Overview of 2012; Visions for 2013

Recyclique/CommunEcos: Reflections on 2012; Where to next?


~ We transitioned to four educational events per month by early spring, and developed an educational committee that works well. We sponsored a total of 45 weekend workshops on environmental and economic sustainability and skill-share topics.

~ We collaborated with NC School of Science & Mathematics to organize a series of renewable energy seminars in the spring which were videotaped for online learning, and offered mentoring to NCSSM students doing sustainability projects last fall.

~ We held nine rain barrel workshops with Living Social clients or non-profit groups last summer and managed a rain barrel painting booth for the 4th year at the Eno Festival.

~ We helped found Repair Café – Durham and held three events with them in the fall.

~ Our educators taught portions of Durham Economic Resource Center’s green career training program serving two cohorts of adult students last year (and are about to teach another one later in January).

~We held 3 volunteer workdays to improve our site, and with help from Master Gardeners and Mosaic Acres built and planted vegetables in 3 raised beds.

~ We developed one part-time staff position, systematized our promotions with help from staff, and a system for sharing proceeds with upcyclers who refurbish co-op furniture.

~We built our board of directors to five people, developed our website (www.communecos.org), completed steps for IRS certification as a non-profit; and obtained a lease for the property at existing rent for the next year and a half.

~We participated in St. Lukes Alternative Gift Fair for the 2nd year.

~We drew in new upcycler vendors and their share of sales rose from 20% to 30% of monthly revenues. [When you add that in with in-house co-op upcycling (barrels, furniture and lamps), the upcycler total comes to more like 40%.]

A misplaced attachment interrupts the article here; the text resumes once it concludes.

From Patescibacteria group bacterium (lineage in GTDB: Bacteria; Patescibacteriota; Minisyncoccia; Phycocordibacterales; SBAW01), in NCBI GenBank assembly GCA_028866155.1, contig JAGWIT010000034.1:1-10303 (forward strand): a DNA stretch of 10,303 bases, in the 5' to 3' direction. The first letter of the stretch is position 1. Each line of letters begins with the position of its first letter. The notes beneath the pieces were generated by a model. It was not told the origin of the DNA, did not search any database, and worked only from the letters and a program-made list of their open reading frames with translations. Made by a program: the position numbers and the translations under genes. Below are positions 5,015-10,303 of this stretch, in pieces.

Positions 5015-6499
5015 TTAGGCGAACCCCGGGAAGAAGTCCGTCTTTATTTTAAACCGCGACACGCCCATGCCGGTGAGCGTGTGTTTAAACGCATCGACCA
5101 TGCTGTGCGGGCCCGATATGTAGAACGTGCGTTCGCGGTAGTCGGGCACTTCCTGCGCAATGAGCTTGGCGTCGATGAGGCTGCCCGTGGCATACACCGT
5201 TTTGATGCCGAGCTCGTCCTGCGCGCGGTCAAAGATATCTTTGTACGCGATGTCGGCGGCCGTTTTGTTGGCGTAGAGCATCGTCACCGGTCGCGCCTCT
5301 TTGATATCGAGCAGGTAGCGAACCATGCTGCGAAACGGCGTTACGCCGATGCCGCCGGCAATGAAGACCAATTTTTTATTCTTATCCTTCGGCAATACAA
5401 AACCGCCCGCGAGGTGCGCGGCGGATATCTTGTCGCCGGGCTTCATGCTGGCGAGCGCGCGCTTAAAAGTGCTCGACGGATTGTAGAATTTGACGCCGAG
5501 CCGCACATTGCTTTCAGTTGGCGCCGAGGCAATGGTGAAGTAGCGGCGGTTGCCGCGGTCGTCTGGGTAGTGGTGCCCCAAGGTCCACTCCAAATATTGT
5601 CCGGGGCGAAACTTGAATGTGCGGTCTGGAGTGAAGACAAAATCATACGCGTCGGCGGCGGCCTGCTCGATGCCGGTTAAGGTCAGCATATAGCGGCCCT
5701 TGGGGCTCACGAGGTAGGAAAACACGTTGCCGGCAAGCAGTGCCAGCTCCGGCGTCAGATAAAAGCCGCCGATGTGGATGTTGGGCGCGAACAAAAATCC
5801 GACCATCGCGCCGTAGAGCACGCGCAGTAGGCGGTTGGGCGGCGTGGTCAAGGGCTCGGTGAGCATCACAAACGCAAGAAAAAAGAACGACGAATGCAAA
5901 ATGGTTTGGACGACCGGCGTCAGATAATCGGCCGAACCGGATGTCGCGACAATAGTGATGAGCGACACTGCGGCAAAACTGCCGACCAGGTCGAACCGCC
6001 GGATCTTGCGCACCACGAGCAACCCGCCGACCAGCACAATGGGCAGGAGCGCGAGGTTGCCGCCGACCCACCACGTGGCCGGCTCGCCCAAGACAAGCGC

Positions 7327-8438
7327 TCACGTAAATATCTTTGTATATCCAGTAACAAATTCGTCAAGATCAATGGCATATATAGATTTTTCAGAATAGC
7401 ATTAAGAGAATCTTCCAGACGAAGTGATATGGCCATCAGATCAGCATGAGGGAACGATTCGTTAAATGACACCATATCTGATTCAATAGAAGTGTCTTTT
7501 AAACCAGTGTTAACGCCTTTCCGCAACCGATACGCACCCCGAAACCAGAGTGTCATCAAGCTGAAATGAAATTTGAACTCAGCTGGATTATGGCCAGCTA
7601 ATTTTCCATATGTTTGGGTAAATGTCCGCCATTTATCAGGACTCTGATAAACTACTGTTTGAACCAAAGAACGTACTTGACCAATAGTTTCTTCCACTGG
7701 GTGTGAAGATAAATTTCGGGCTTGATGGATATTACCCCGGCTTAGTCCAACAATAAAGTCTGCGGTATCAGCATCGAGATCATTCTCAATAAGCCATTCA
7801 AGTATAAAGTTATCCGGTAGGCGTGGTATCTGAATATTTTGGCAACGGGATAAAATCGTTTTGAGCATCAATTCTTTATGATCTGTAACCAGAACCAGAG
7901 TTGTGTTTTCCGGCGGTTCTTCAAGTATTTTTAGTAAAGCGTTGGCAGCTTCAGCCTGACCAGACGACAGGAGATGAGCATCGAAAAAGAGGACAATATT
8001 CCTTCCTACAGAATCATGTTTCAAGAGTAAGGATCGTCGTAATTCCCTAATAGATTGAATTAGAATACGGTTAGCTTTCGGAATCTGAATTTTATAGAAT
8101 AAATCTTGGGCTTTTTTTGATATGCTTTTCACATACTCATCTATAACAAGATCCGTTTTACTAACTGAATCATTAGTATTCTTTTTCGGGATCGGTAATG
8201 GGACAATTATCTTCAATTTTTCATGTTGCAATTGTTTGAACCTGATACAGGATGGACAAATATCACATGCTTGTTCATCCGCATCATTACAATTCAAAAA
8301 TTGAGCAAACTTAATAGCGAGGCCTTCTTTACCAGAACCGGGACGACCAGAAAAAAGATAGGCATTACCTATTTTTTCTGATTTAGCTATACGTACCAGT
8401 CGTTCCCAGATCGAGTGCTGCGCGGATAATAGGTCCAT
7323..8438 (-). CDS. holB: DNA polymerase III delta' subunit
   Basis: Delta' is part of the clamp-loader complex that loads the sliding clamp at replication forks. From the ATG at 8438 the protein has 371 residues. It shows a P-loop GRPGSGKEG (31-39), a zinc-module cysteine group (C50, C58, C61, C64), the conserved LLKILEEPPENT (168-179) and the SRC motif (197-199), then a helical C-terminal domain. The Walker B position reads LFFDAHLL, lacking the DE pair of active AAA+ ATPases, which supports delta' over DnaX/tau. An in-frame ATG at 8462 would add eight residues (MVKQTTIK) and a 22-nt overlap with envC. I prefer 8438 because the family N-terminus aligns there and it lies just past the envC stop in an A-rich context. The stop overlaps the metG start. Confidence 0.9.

~ We have drawn together a nucleus of community activists and educators who are working together on environmental and alternative economics issues.

~ We improved displays and developed new lines of  inventory in the shop – including books – and have proven that our self-supporting finance model can work – our proceeds from the shop, rental income and donations just barely cover monthly expenses.

~We successfully assisted a group of UNC student to apply for a $5,000 grant from the New Economics Institute for a spring conference, and our proposal to coordinate a 2-day track on sustainability at a Duke conference of anthropologists in March was accepted.



We need to boost monthly revenues to be able to buy inventory and grow; we’d like to begin to offer more sustainability-related products in the shop.

We want to move ahead faster on collaborations to develop the backyard for educational and social enterprise projects.

We need to do more outreach and collaboration with minority communities and recruit minority leadership onto our board.

We are entering into a phase of grant-writing to support educational programming.

We need to install a shed for storage for upcycled small furniture, to free up space in our workshop. We hope to recruit a coordinator to improve co-op production.

We’re working on systems to better coordinate volunteers for staffing and promotions.

We will develop better administration for bookkeeping, record-keeping, forms, etc.

We will help coordinate two conferences on sustainability/alternative economics, one with anthropologists at Duke in mid-March, & one with UNC students later in the spring.

We hope to develop and promote the blog on our website.